Like a phoenix from the ashes of forest fires that caused the cancellation of last year’s ride, Cycle Oregon announced their 2018 season to much fanfare in front of hundreds of fans at the Portland Art Museum tonight.
Before the meat of the presentation began, Executive Director Steve Schulz addressed the controversy around last year’s abrupt cancellation. Schulz humbly and fully apologized. “We learned we can always make improvements on how we do things and how we say things,” he said.
Then, as he appeared to choke up with emotion, he thanked the Cycle Oregon community for their support. Last year alone, in large part through riders who opted to donate $500 (half) of their entry fee, over $128,000 was donated to the Cycle Oregon Fund. “The money went back to those communities who suffered — not just from Cycle Oregon not being there, but from an entire season of wildfires.” “It reinforced to us,” he continued, “That you care about your fellow riders, you care about this state, you care about the communities, you care that we can continue to explore this state every year from the seat of a bicycle. This is your brand; and this brand is strong.”
With that taken care of, it was time to find out where we’ll be riding this year.
The two biggest reveals were the route of the “Classic” week-long ride and the details of a new ride coming in October.
From September 8th through the 15th, about 2,500 people will form a moving city and traverse a loop starting in Baker City in eastern Oregon. Then from October 5th through 7th they’ll host a base camp for unpaved riding on logging roads through the Tillamook State Forest at their first-ever “Gravel” ride.
We’ve got all the details…
Classic route offers best of eastern Oregon’s nature and culture
The 2018 “Classic” route ($999 per rider) will go through Halfway, Wallowa Lake, Elgin, Pendleton, and La Grande before returning to ever-so-charming Baker City. The route will cover similar ground to the 2015 event that had to forego its climactic ascent to Wallowa Lake and reverse course due to a wildfire.
“The route takes riders past stoic peaks, through historic frontier towns, and past wide-open farmland,” says the brochure; but that doesn’t come close to relaying the majesty of this route. Check out our “5 Days in Eastern Oregon” photos and stories for a sampling from the roads, places, and faces of towns like Halfway, Joseph, La Grande, and Baker City.
As a bonus, riders will get a day off in Pendleton when the famous Pendleton Round-Up will be in full swing.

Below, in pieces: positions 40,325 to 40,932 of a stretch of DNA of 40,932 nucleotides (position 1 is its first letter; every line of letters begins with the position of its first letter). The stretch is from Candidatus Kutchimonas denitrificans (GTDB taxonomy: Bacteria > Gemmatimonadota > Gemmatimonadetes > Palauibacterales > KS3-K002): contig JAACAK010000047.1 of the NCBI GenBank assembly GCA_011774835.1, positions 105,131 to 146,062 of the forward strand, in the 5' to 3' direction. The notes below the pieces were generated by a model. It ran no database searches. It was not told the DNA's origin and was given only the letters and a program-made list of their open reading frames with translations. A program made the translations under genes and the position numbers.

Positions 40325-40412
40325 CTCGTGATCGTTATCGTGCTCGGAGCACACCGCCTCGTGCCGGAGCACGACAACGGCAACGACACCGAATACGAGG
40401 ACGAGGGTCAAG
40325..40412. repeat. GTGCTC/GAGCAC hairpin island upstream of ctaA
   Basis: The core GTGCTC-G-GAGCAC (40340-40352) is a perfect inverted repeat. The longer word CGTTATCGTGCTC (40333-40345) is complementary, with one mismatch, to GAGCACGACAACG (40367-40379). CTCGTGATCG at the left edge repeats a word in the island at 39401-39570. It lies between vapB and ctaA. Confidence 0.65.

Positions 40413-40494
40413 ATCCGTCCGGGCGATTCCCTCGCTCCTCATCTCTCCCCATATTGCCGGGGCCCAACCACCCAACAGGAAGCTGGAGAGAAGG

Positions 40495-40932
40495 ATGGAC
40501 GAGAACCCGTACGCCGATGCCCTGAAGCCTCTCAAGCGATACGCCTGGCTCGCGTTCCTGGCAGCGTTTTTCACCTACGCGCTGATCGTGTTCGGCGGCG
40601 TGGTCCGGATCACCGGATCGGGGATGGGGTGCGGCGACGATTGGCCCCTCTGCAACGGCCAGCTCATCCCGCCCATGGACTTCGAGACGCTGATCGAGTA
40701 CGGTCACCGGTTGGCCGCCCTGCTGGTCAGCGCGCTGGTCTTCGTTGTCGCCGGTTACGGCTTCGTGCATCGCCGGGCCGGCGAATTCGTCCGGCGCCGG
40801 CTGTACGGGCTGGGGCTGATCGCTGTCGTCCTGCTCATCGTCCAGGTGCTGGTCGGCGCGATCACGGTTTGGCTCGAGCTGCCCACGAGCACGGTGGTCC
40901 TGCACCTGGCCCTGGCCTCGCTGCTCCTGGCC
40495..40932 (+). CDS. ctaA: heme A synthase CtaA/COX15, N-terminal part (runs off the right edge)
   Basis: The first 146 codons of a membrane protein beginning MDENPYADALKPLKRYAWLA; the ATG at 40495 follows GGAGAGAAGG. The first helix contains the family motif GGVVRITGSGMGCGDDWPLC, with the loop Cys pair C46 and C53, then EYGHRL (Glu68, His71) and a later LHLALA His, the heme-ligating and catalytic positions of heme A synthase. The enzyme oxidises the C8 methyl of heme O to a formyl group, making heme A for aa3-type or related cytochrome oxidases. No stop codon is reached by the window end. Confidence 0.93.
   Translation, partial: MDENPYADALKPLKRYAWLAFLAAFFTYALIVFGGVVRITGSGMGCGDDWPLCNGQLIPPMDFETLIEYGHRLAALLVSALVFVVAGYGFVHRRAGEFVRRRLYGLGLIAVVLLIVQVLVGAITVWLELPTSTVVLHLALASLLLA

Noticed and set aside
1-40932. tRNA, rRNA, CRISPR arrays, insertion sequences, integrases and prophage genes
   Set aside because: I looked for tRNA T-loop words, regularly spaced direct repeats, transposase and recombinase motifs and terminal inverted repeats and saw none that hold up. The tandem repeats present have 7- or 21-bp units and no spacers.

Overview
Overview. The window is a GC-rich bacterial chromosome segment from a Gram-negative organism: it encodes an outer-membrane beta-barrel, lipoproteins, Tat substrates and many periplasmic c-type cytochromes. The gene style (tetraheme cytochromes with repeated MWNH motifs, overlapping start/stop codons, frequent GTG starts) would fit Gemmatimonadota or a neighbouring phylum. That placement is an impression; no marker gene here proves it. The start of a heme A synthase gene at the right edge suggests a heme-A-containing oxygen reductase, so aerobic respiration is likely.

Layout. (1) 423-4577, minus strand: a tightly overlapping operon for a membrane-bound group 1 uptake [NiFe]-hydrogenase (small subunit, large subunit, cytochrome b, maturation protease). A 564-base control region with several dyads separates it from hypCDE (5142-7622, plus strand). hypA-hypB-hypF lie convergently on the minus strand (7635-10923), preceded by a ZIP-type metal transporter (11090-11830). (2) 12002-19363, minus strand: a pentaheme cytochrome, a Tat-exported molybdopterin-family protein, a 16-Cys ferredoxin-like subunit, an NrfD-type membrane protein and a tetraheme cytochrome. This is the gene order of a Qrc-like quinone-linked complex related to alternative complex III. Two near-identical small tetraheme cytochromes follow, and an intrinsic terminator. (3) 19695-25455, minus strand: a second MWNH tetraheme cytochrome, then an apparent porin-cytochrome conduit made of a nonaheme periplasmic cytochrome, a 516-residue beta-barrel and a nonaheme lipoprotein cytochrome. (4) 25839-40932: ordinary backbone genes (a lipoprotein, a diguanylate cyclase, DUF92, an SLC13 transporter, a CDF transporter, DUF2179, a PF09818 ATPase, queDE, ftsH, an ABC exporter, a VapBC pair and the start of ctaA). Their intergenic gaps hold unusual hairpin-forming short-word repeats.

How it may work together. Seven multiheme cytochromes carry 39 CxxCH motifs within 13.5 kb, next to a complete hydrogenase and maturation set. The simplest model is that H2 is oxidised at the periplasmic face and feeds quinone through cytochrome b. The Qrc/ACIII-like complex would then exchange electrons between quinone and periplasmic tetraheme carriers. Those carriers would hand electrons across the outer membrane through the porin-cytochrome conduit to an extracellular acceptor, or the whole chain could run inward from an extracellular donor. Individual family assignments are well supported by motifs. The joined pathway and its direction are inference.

The seven-day event covers 383 miles and 23,600 feet of elevation gain — or 451 miles and 28,800 feet of elevation gain if you take all the options. Among the optional routes are sections of unpaved, gravel roads that will give riders a different perspective on the jaw-dropping vistas and an even greater sense of adventure.
Here’s the day-by-day breakdown…
Day 1: Baker City to Halfway
Miles: 54.5 (57.3 w/ gravel option) | Elevation: 2,881’ (4,742’ w/ gravel option)
Day 2: Halfway to Wallowa Lake
Miles: 78 (83.8 w/ option) | Elevation: 6,682’ (7,412’ w/ option)
Day 3: Wallowa Lake to Elgin
Miles: 60.6 (65 w/ gravel option) | Elevation: 1,859’ (2,603’ w/ gravel option)
Day 4: Elgin to Pendleton
Miles: 75.3 | Elevation: 5,220’
Day 5: Pendleton – Layover Day
Miles: 54.7 | Elevation: 2,300’
Day 6: Pendleton to La Grande
Miles: 56.5 | Elevation: 4,720’
Day 7: La Grande to Baker City
Miles: 58.4 | Elevation: 1,800’
Finally. Cycle Oregon goes ‘Gravel’
Cycle Oregon isn’t only adding unpaved options to their Classic ride, they’ve unveiled a brand new three-day “Gravel” event as well. Yes, America’s best road ride is going off-road.
After years of debate and discussion, Cycle Oregon has finally responded to the growing interest in unpaved riding. The much-anticipated new “Gravel” ride ($265 per person) will be based in the Tillamook State Forest near the small town of Timber, about 20 miles west of downtown Portland. Similar to their Weekender event, Cycle Oregon will set up a base camp and offer selection of supported routes that participants can do each day. After riding, camp will be full of food, live music, beverages, and camaraderie.
“Feel the calm of the forest as you crank through the firs and ferns, spruce and salal,” reads the Gravel brochure. “See the abandoned rails and trestles that will someday be the Salmonberry Trail, connecting the Valley to the Coast. Come out, test your grit and enjoy the challenges and rewards of this first-of-its-kind backwoods biking experience.”
If you want more miles, there will be a group ride from Portland to the Gravel base camp. Cycle Oregon will offer a gear drop so riders can pedal the 30 miles without their bags. “We’ll meet you in the beer garden on Friday night,” Schulz said.
But wait, there’s more!
In addition the the Classic and the new Gravel, Cycle Oregon will bring back their one-day women’s ride, Joyride (June 9th, $100 per person) and the Weekender (July 13-15). This year’s Weekender ($225 per adult and $99 per child (age 7-17; kids 6 and under are free)) will be based on the campus of the University of Oregon in Eugene.
Online registration for all rides starts tomorrow (2/1) at 12:00 pm at CycleOregon.com.
[*Disclaimer: Cycle Oregon is a promotional partner of BikePortland.]
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